The first excavations at El Tigre were carried out in 1943 by Edward Wyllys Andrews IV who worked in various parts of the Mayan region. He highlighted the absence of information on southern Campeche, particularly on the municipalities of El Carmen and Candelaria. Even at the time Andrews emphasized the importance of El Tigre, although he had not visited all the sites to the south of the river Candelaria. The same year Alberto Ruz Lhuillier visited the coast of Campeche, but without going inland. It was not until 1959 that Román Piña Chan and Pavón Abreu published a paper on the ruins of El Tigre, proposing the hypothesis that the site is Itzamkanac, the capital of the province of Acalan, the place where Cortes killed Cuauhtémoc on the ill-fated journey to Las Hibueras.

INAH’s 1960 publication of volume two of the Atlas of Mexican Archeology included El Tigre as one of the sites mentioned in Campeche. The work of Alfred H. Siemens and Dennis E. Puleston on the canals of the river Candelaria, including the first preliminary map of the El Tigre, was published in 1972. An archeological survey of the river Candelaria basin was carried out in 1983 and the region was divided into seven sections, covering 33 archeological sites. El Tigre was one of those described.

The El Tigre Archeological Project commenced in 1984 under the direction of Dr. Román Piña Chan. Some residential areas were excavated as well as two of the site’s principal structures, which were numbered 1 and 2. Unfortunately the report and the project itself were never concluded. A year later Sofía Pincemín undertook a survey of the Candelaria basin, and more recently she has carried out intensive work in three different parts of the same basin. Nevertheless, despite these various archeological projects the region’s settlement pattern remains largely unknown. Nor do we understand the chronology of the sites, their architecture or their ceramic typology.

In 1996 the INAH Archeological Council approved the El Tigre, Itzamkanac, Provincial Capital of Acalan Archeological Project. The work includes recording the main sites in the province of Acalan, topographical surveys of the structures excavated in 1984, determining the boundaries of the El Tigre site and detailed surveying of the two residential structures, as well as an overall survey of the former province of Acalan, where 148 sites have been found.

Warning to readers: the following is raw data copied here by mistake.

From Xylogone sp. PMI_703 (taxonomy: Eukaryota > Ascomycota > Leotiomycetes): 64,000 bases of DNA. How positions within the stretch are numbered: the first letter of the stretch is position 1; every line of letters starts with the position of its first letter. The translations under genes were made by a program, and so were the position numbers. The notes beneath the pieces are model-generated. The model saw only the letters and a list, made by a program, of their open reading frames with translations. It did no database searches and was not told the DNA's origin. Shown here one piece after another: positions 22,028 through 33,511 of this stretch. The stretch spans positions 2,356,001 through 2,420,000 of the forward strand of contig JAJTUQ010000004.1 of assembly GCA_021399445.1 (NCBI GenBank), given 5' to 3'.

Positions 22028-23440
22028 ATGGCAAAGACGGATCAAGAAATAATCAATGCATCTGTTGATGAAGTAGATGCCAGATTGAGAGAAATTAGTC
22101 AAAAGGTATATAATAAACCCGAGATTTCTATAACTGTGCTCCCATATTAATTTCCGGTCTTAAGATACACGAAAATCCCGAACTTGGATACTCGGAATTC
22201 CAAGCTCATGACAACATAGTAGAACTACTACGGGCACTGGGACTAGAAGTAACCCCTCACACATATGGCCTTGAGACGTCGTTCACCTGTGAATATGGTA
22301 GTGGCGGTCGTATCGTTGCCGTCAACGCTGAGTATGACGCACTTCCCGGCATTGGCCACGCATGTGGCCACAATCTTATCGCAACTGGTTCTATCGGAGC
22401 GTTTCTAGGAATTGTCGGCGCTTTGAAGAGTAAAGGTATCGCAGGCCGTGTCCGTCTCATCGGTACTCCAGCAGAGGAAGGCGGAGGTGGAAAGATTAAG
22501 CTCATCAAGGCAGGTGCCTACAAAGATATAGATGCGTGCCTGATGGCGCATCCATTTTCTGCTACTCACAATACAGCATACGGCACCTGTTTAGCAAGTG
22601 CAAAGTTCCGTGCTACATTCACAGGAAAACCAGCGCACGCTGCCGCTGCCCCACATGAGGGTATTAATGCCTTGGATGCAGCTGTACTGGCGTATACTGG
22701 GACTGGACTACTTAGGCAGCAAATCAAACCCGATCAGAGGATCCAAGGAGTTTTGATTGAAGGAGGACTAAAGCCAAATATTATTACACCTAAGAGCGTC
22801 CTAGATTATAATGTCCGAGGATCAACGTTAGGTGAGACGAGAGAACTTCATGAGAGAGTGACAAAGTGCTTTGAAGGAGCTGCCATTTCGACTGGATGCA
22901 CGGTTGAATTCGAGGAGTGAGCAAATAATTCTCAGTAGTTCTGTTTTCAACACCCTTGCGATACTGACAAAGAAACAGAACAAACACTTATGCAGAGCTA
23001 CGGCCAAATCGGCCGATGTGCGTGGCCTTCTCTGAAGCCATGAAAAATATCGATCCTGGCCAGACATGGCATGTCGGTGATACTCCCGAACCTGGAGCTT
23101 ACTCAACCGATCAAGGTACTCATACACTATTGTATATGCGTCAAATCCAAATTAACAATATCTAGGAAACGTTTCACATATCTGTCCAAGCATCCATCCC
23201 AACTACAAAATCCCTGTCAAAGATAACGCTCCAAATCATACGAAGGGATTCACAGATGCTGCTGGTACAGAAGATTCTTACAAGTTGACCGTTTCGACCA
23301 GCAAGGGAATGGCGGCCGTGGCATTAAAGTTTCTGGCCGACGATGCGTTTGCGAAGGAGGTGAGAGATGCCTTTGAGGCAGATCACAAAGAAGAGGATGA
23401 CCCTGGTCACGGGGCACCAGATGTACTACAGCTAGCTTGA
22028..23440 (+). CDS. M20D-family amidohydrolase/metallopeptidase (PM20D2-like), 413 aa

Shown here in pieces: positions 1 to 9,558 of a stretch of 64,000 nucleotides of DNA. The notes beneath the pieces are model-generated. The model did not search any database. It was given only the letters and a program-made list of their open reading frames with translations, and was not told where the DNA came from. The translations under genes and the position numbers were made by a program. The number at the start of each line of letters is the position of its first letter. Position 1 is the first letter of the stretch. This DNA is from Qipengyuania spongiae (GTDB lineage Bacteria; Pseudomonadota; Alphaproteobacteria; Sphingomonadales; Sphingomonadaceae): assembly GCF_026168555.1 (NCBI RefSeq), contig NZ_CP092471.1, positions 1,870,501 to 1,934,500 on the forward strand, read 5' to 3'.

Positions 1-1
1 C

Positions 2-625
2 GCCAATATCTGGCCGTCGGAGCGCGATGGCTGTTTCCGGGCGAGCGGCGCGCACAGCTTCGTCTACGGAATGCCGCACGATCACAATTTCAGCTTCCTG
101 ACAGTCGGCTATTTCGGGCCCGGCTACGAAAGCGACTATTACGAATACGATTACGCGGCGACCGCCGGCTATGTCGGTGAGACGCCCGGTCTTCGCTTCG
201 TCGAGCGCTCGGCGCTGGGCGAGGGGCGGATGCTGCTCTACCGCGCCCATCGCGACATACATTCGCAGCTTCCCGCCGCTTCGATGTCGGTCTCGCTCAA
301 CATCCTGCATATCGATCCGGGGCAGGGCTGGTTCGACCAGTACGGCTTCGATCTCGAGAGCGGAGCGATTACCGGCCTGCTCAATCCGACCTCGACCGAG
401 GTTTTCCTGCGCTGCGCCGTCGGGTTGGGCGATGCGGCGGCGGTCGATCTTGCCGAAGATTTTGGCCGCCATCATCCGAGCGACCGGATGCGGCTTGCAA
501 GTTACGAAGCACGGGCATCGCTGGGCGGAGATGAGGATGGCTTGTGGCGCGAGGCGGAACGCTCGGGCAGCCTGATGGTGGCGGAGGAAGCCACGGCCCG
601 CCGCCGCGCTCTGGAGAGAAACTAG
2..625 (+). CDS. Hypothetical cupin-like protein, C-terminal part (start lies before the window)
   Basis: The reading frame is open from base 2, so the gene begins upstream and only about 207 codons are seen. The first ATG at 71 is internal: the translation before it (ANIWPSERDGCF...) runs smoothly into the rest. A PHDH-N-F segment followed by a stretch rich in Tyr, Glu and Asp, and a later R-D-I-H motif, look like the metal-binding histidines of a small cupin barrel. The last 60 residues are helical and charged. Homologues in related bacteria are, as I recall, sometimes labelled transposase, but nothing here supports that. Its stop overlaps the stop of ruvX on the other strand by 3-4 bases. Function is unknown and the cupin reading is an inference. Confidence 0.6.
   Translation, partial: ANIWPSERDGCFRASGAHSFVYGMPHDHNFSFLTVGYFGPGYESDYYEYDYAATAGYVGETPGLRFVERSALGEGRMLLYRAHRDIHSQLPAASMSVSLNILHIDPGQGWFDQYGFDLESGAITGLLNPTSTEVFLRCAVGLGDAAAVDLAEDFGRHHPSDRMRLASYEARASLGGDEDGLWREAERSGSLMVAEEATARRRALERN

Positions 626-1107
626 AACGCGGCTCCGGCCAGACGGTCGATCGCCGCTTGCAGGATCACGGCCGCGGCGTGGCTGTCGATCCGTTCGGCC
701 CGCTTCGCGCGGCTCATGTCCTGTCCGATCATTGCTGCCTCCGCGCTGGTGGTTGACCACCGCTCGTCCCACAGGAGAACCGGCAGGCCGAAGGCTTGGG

600 a.C. - 1557

Preclásico Medio a Posclásico Tardío

Did you know...
  • In the pre-Hispanic period this anciente Mayan city was a major trading port.
  • The Chontales were the leading Mayan traders. Thompson called them the Phoenecians of America.
  • The site contains a large number of facade masks, not all of them excavated. To date eleven have been discovered, some anthropomorphic and others zoomorphic, all from the Late Preclassic.
An expert point of view
Archeological site
El Tigre
Practical information
Monday to Sunday from 8:00 to 17:00 hrs. Last entry 16:45 hrs.

$75.00 pesos

  • Extra fee for video cameras
  • Extra fee for photo cameras
  • Extra fee for professional cameras
  • Sundays free for Mexican citizens
  • Free entrance for Mexicans under 13 years old
  • Free entrance for Mexican students and teachers
  • Free entry for seniors
Se localiza al suroeste del estado de Campeche, a 40 km del poblado de Calendaria.

Desde la capital campechana la distancia a El Tigre es de 250 km.

From the city of Campeche take the Escárcega-Villahermosa highway. Upon reaching the town of Nuevo Coahuila continue on the turn off towards Monclova and, at km 13.5, you will find a road that leads to the site. The site can also be reached by boat, starting from the town of Candelaria, situated on the river of the same name.

  • Centro de atención al visitante
  • Estacionamiento
  • Sanitarios
  • +52 (981) 816 9111 ext. 138016
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Encargada de Operación de Zonas Arqueológicas del Centro INAH Campeche
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+52 (981) 816 9136, ext. 138016
Capital de la provincia de Acalán y conocido como Itzamkanac, El Tigre está asentado en la ribera del río Candelaria y su actividad comercial fue muy celebrada. Sobresalen el centro ceremonial y los mascarones de estuco. Se dice que Hernán Cortés ejecutó aquí a Cuauhtémoc.
Capital of the province of Acalán, also known as Itzamkanac, El Tigre is situated on the banks of the river Candelaria and was renowned for its trading activity. Notable is the ceremonial center with the large stucco masks. It is believed that Hernán Cortés executed Cuauhtémoc here.
Su nombre hace referencia al del ejido en que se encuentra.
(The tiger) Gets its name from the ejido (communal farm land) where it is located.